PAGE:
It is another object of the present invention to provide a two piece adaptor set for replacing the wire cord on a conventional telephone to provide wireless voice communication between a telephone base and its handset.

It is still a further object of the present invention to provide a conversion kit for enabling optional converting of a conventional telephone to a cordless telephone in a manner which permits ready restoring of the converted telephone to a conventional telephone.

The foregoing and other objects of the invention are realized by a telephone conversion kit that consists of a two piece adaptor set. Each piece of the adaptor set comprises a radio transmitter/receiver and a terminal means, for example, a modular male telephone plug, connected to the transmitter/receiver for providing quick connection/disconnection to telephone bases or handsets.

In accordance with the present invention, a conventional non-cordless telephone may be converted to a cordless telephone exceedingly rapidly and simply by removing the telephone cord between the telephone base and handset and replacing same with a first one of the adaptor pieces which is plugged into the telephone cord socket on the telephone base and the other piece into the telephone cord socket on the handset. The transmitter portion in the adaptor piece attached to the telephone base is designed to transmit, by radio waves or the like, sound originating in the telephone base to the receiver attached to the handset and, vice versa, the transmitter in the handset is adapted to transmit sound originating in the handset to the receiver connected to the telephone base, effectively providing cordless telephone operation. The two piece adaptor set may be easily disconnected from the telephone base and handset and the telephone cord replaced whenever this is desired.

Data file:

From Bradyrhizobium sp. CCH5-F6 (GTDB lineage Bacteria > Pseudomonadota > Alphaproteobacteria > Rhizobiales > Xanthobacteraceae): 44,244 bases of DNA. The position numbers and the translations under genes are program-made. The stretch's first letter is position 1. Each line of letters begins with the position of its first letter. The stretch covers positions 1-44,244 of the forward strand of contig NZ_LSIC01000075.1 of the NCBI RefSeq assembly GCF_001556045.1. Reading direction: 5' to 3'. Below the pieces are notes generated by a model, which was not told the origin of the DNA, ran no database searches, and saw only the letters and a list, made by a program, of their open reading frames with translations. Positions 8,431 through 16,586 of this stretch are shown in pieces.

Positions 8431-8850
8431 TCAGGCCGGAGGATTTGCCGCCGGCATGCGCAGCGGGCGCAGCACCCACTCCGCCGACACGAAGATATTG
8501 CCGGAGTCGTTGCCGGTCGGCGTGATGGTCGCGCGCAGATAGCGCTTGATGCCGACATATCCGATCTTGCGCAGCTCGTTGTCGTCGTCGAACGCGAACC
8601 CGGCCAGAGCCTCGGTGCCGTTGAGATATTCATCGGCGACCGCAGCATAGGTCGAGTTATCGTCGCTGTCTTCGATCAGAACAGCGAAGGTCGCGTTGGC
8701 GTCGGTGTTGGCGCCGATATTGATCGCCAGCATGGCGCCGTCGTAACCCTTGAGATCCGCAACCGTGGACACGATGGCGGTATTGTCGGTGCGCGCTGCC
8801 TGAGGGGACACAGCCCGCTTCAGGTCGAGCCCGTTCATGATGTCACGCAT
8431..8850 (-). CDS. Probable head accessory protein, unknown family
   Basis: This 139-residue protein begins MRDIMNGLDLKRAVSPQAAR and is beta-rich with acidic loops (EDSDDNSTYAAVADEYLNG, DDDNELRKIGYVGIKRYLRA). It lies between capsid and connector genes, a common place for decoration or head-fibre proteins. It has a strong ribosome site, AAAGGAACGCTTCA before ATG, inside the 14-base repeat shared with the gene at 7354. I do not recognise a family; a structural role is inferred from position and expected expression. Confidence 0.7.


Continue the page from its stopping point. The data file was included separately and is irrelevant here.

In one embodiment, the modular male plug is connected to its transmitter/receiver by a short flexible cord, allowing the body of the transmitter/receiver to be located away from the telephone socket, on the telephone base, if the space near the socket is tight.

In another embodiment, the transmitter/receiver of the handset is shaped like and also forms a shoulder rest for the telephone handset.

Other features and advantages of the present invention will become apparent from the following description of the invention which refers to the accompanying drawings.

BRIEF DESCRIPTION OF THE DRAWINGS

FIG. 1 shows a conventional prior art telephone.

FIG. 2 shows the conventional prior art telephone of FIG. 1 wherein its cord has been removed and replaced by a pair of transmitters/receivers.

FIG. 3 shows an embodiment wherein at least one of the transmitters/receivers has its male plug connected thereto by a short wire.

FIG. 4 shows a further development of the invention wherein the transmitter/receiver of the telephone handset is embedded in and constitutes a handset shoulder rest.

DETAILED DESCRIPTION OF THE DRAWINGS

Referring to the drawings, a conventional non-cordless telephone 10 consists of a base station 12, a handset 14 and a cord 16. When the telephone 10 is not being used, the handset 14 rests atop the cradle 18 of telephone base 12 and operates the hook switch 20 to enable receiving of incoming calls. The cord 16 is terminated at one end 17 thereof by a first modular male telephone plug 22 and by a similar plug 24 that is connected at the other end 19 thereof. Plug 22 is designed to plug into the modular female socket 26 on the telephone base 12 and, similarly, the other plug 24 is receivable in the telephone socket 28 on the telephone handset 14. The locking tab 42 on the plugs 22 and 24 serves to lock the plugs in the sockets 26/28. However, the free edge of the tab 42 which protrudes from the socket can be grasped and depressed to quickly free the plug from the socket 26 or 28.

As taught by the prior art, a conventional non-cordless telephone 10 as in FIG. 1 can not be converted into a cordless telephone. Consequently, those desiring to enjoy the advantages of a cordless telephone must replace their conventional telephone with a more expensive, especially designed, cordless telephone model.